Professor Hopf made some additional announcements about the agenda of the Section meetings, and Professor Andreas Speiser submitted to the Congress the proposals for the Chairmen of the Section meetings taking place on Monday afternoon. The latter are accepted by acclamation.

5.       Minutes of the closing session.

The Closing Session was held in the Auditorium III of the Swiss Federal Institute of Technology on Monday, 12 September, at 11.00.

The President opened the meeting and read the following two thank-you telegrams:
(1) Professor R Fueter, President International Congress of Mathematicians Zurich.

Very touched by your telegraphic message for which I thank you cordially and deeply regret not being able to make an act of personal appearance. I am pleased to address to the mathematicians gathered in Zurich, on behalf of the Federal Council and in my own name, warm wishes for the full success of their work and for a pleasant stay in Switzerland.

Motta, President of the Confederation.

(2) Professor Fueter, University of Zurich, Switzerland.

Very touched by the feelings expressed by your telegram, I thank the members of the Mathematical Congress and send them my wishes for the success of this international meeting.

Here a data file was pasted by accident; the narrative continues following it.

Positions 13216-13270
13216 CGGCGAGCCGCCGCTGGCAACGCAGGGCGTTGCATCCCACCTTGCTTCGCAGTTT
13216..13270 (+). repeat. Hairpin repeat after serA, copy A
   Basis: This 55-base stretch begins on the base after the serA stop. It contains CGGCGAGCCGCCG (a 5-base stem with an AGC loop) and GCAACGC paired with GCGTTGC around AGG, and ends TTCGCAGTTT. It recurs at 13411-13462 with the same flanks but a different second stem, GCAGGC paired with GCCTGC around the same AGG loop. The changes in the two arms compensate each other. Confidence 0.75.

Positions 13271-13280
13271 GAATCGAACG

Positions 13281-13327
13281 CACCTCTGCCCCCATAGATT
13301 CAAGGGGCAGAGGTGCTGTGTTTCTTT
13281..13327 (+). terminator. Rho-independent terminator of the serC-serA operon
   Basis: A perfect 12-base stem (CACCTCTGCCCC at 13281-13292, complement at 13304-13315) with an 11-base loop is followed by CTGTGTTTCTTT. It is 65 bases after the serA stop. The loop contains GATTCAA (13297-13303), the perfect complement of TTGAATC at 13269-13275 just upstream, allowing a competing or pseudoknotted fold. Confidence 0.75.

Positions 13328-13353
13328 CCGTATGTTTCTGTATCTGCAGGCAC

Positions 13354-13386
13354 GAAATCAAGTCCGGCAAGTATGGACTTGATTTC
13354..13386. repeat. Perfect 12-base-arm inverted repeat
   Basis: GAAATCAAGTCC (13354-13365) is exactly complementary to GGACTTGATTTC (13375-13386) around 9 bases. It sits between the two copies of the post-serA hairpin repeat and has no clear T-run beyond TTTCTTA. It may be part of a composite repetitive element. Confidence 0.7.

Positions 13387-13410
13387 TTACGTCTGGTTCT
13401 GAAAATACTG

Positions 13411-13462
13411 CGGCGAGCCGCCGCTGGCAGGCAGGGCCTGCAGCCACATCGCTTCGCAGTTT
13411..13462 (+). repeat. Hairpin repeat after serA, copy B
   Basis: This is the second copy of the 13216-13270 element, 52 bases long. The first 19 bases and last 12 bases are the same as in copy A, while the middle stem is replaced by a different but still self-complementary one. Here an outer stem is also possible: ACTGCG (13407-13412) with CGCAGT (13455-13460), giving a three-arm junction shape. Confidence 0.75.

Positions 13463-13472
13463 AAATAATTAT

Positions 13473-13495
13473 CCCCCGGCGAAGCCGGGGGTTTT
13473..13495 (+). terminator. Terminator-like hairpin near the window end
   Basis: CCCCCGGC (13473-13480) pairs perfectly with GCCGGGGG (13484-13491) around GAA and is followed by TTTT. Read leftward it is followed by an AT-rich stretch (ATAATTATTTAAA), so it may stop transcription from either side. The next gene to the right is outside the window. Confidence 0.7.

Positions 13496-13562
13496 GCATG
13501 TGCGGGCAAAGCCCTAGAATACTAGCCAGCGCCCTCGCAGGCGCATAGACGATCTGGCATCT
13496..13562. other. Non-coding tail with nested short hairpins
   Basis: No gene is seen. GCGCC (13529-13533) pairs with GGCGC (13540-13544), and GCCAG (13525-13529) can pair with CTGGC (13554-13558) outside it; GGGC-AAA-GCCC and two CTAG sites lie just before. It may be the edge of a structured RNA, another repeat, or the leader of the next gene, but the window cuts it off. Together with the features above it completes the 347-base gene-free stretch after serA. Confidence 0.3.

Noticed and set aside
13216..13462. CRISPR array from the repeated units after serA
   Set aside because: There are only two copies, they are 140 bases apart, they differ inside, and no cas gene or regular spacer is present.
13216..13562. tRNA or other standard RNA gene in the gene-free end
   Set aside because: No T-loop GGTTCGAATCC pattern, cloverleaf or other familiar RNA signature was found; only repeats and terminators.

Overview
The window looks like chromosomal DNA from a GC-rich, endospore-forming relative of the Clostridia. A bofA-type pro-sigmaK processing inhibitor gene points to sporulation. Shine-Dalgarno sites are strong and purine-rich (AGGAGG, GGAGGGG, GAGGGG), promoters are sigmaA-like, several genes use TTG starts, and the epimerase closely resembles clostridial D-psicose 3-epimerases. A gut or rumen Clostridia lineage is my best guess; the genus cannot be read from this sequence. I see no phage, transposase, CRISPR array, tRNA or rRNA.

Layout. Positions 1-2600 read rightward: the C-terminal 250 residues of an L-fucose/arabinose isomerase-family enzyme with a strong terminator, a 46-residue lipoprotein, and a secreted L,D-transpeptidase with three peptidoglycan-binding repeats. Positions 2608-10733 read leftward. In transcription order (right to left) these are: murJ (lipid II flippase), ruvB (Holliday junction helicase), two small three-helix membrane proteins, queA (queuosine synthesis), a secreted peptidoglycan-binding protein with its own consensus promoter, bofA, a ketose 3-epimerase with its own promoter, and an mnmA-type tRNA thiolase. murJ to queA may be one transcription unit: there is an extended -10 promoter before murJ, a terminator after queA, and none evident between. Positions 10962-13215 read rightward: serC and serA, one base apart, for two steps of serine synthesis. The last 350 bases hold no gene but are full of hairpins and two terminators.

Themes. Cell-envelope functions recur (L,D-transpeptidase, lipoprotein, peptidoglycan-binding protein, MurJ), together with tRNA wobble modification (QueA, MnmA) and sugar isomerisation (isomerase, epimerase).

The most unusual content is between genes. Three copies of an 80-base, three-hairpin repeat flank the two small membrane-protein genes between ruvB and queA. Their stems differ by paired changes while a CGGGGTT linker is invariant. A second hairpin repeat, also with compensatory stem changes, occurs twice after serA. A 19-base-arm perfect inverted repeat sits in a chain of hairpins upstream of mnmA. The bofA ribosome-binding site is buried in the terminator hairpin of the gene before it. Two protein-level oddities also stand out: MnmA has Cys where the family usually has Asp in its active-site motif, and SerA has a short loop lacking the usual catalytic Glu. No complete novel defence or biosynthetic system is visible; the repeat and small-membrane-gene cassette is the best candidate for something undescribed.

Emile Picard.
The President announced that the Congress Committee recommended Professor Fields' offer to be accepted and he submitted the following proposal to the Congress:
The international Congress of Mathematicians held at Zurich accepts with thanks the offer made by the late professor Fields of two medals to be awarded to two mathematicians at intervals of four years by the International Congresses.
This request is accepted.

The following resolutions of the Congress Committee are also approved:

The Executive Committee, in accordance with the memorandum of Professor Fields, appoints a small committee consisting of the following gentlemen : Birkhoff, Carathéodory, Cartan, Severi, Takagi. The committee is empowered to appoint substitutes in the event of one or more of these gentlemen declining election or if other circumstances render this necessary.

The Congress also unanimously adopts the following resolutions from the International Mathematical Education Commission (in a joint meeting with Section VIII):
1. The Congress invites the International Commission for Mathematical Education to continue its work; there will be no financial obligation for Congress and Section VIII.

2. Until the 1936 Congress the Central Committee will consist of

P Heegaard, Oslo; Vice-President;
W Lietzmann, Göttingen; Vice-President;
G Scorza, Naples; Vice-President;